Talent communities are springing up as the best new way to find and source qualified candidates online. So what’s the buzz about and what makes these different from other sourcing tactics?
First, a clarification on the definition: Unlike a social network or a candidate database, a “talent community” refers to a group of people with shared skills who work together to help each other grow professionally. (Think about the type of offline interactions you experience with any professional organization.) In an ideal online talent community, you’ll find a diverse group of engaged users with a variety of skills and career goals—essentially, a passive candidate goldmine.
As a hiring manager, talent communities give you a unique opportunity to peek at interactions taking place among peers, offering insights about candidates before their resumes arrive in your inbox. You can observe how each candidate is perceived among their peers, a concept Rachel Botsman addressed in detail during last year’s TED talk on “reputation capital.”
But keep in mind that not all “talent pools” are “talent communities.” You’ll recognize a site as a true talent community if it lends itself to two-way interactions between employers and candidates. (Think about how you connect with peers on LinkedIn who endorse you while still allowing employers to approach you with new opportunities.)
Once you identify these communities, you can leverage that audience for your recruitment needs by filling in the blanks about potential candidates. Here are the 5 key questions talent communities let you answer about candidates (that resumes don’t):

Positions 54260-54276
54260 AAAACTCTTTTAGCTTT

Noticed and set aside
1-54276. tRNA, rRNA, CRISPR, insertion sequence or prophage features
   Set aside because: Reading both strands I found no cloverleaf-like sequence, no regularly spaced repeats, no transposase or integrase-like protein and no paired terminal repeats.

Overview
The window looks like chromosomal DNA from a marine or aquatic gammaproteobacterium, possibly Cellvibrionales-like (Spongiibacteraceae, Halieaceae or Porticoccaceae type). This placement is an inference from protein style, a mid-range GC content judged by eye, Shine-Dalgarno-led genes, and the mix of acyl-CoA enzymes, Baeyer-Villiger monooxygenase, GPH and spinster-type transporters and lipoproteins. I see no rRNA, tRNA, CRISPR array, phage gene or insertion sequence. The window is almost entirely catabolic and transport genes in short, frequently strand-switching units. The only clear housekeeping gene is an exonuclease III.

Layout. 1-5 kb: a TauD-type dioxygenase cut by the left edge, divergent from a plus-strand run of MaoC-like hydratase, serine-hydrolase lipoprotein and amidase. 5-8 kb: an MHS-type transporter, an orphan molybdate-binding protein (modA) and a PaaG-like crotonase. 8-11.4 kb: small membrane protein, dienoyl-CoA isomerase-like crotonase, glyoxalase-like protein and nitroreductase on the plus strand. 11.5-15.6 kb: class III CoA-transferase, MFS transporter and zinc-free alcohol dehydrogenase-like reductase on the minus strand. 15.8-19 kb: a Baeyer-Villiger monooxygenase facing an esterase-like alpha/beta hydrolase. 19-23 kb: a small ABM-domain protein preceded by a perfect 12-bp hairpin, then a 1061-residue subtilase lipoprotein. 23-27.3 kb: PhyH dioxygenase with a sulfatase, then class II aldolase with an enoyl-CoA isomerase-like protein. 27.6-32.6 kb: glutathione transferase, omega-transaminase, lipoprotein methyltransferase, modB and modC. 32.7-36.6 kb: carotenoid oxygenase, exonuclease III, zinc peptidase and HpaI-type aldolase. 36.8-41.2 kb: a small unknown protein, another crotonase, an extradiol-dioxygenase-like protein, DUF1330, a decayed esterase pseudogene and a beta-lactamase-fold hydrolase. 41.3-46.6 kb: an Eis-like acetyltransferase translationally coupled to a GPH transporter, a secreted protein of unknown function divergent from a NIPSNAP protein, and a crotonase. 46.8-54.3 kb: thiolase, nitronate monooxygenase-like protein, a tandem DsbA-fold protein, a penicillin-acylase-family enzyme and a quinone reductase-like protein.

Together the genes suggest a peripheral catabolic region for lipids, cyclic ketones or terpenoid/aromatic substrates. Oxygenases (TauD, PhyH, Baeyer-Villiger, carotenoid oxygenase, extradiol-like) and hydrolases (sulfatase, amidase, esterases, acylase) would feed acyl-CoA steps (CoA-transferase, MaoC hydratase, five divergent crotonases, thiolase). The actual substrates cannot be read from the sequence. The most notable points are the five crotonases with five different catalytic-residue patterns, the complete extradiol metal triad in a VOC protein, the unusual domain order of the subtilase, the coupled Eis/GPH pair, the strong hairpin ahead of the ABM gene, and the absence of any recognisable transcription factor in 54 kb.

While resumes are completely self-selected (and arguably biased), talent communities let you view actual user interactions. You don’t have to determine whether that candidate appears to be credible—you just have to read how other users have responded. If they have generally positive feedback from their peers, you’re on the right track.
When you read over a candidate’s profile or contributions, take note of the complexity of questions or concepts they introduce to the community. You can identify the stand-out talent from the second-tier users, who may simply chime in to existing conversations.
This is an easy one—are they leading or moderating discussions or do they rarely contribute? The level of user engagement among their peers may also indicate their interest in collaboration and team building.
It’s one thing to be able to take on and execute difficult tasks at work, but it’s equally important to offer an explanation to others. By reading the contributions, blog posts, discussion topics, and writing samples of that candidate, you can determine whether their communication skills are up to par.
The number one thing that’s often eclipsed from a resume review is the ability to assess passion. For programmers, passion often manifests itself through open source projects or blog posts on the subject matter. Chances are, if someone is still thinking about their work on their time off, they must really like what they do, and that’s probably the kind of employee you’d want to hire.
While developing your recruitment strategy for this year, you can (and should) participate in niched talent communities to help you make better hiring decisions. You'll save yourself time and money by answering these key candidate questions upfront, rather than stages into the interview process.
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